The Associated Press
ALBANY -- A hike in New York's minimum wage is a big win for Democrats, but a provision buried inside the tentative state budget shows taxpayers will be paying much of the bill.
The "minimum wage reimbursement credit" is spelled out at the bottom of a revenue bill in the budget separate from the minimum wage measure. The credit would reimburse employers for part of the difference in wages from the current $7.25 minimum wage as it rises to $9 an hour by 2016.
Once it reaches $9 an hour, employers would pay 40 cents and taxpayers $1.35 of the extra $1.75 an hour workers are paid.
Employers including big-box department stores and fast-food chains will get tax credits for seasonal employees, ages 16 to 19, who are still in school, which some advocates for low-income residents say will hurt adult workers.
The cost of the measure approved in closed-door negotiations between Gov. Andrew Cuomo and legislative leaders won't be known publicly until after the budget gets final legislative approval, which is expected by the end of this week. Early estimates are between $20 million and $40 million, with no cap on the total.
"You are kind of flying blind on this," said Frank Mauro of the progressive Fiscal Policy Institute.
Advocates for the working poor fear the credit will prompt employers to replace adults with students. Mauro said Tuesday the credit also would result in the first maximum wage for many employees because employers would lose the credit if they raise wages over the minimum wage.
The credit "flies in the face of sound tax policy, good labor market practice, or common sense," Mauro said.
The think tank said the credit would "dangle $1,560 to $2,808 out in front of employers for every adult worker they manage to substitute with a student."
"It's a big subsidy for the corporate low-wage economy," said Mark Dunlea of the Hunger Action Network advocacy group.
Employers would be compensated at a rate of 75 cents an hour per employee when the minimum wage rises to $8 beginning next year, an election year. Employers would get $1.31 an hour for workers paid minimum wage when it rises to $8.75 in 2015. When the minimum wage rises to $9 in 2016, employers would be subsidized $1.35 an hour for three years.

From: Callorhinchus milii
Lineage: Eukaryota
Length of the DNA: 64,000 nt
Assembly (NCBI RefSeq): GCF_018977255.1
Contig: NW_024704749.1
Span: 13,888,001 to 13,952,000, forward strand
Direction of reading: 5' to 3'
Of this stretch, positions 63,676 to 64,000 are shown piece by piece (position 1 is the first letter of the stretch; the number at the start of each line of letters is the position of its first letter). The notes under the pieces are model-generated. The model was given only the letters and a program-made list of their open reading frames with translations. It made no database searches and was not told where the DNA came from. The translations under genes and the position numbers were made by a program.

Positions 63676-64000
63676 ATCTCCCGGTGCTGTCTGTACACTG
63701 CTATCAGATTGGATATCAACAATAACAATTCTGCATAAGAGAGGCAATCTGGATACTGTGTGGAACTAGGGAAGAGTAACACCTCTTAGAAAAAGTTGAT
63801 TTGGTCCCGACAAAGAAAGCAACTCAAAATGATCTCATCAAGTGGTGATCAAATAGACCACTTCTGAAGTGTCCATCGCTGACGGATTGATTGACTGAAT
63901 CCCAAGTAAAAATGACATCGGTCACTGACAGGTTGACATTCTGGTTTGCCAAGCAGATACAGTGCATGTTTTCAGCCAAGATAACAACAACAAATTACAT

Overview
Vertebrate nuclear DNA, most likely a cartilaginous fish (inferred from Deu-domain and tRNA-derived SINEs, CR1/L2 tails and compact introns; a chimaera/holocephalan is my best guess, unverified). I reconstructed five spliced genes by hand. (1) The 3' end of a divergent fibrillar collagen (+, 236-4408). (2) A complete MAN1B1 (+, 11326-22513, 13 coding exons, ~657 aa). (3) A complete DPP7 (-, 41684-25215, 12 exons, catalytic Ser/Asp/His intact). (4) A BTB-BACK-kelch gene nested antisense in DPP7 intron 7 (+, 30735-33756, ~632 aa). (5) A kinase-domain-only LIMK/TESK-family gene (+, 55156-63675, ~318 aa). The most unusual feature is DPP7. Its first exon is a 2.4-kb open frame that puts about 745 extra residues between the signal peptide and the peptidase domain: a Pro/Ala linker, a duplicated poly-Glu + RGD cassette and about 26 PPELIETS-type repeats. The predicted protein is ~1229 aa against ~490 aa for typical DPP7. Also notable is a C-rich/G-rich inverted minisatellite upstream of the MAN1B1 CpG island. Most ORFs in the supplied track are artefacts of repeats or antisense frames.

Mauro calculates the state will pay over $2,800 a year to an employer beginning in 2016 for paying a teenager minimum wage. And although the measure would prohibit firing an adult solely to hire a teenager and collect a credit, Mauro and Dunlea said that would be hard to enforce.
But Cuomo said the credit was a compromise to raise the lowest wages for millions of New Yorkers.
"This budget balances the needs of families and workers who have waited far too long for a minimum wage hike with business owners looking to grow in this still fragile economy," said Cuomo spokesman Rich Azzopardi.
Scott Reif, spokesman for the Senate's Republican conference, which had opposed raising the minimum wage, said the group insisted upon certain provisions to protect the business community.
"If you are going to do a minimum wage, do it phased in over several years without indexing to inflation," Reif said. "This specific refundable tax credit was a compromise. We had suggested a (lower) teenager or youth wage, and this was the compromise."
Sen. Jeff Klein, who leads the Independent Democratic Conference that runs the Senate with Republicans, said the tax credit would be effective in helping small businesses hire at the minimum wage. He said a smaller program directed at inner cities has worked well.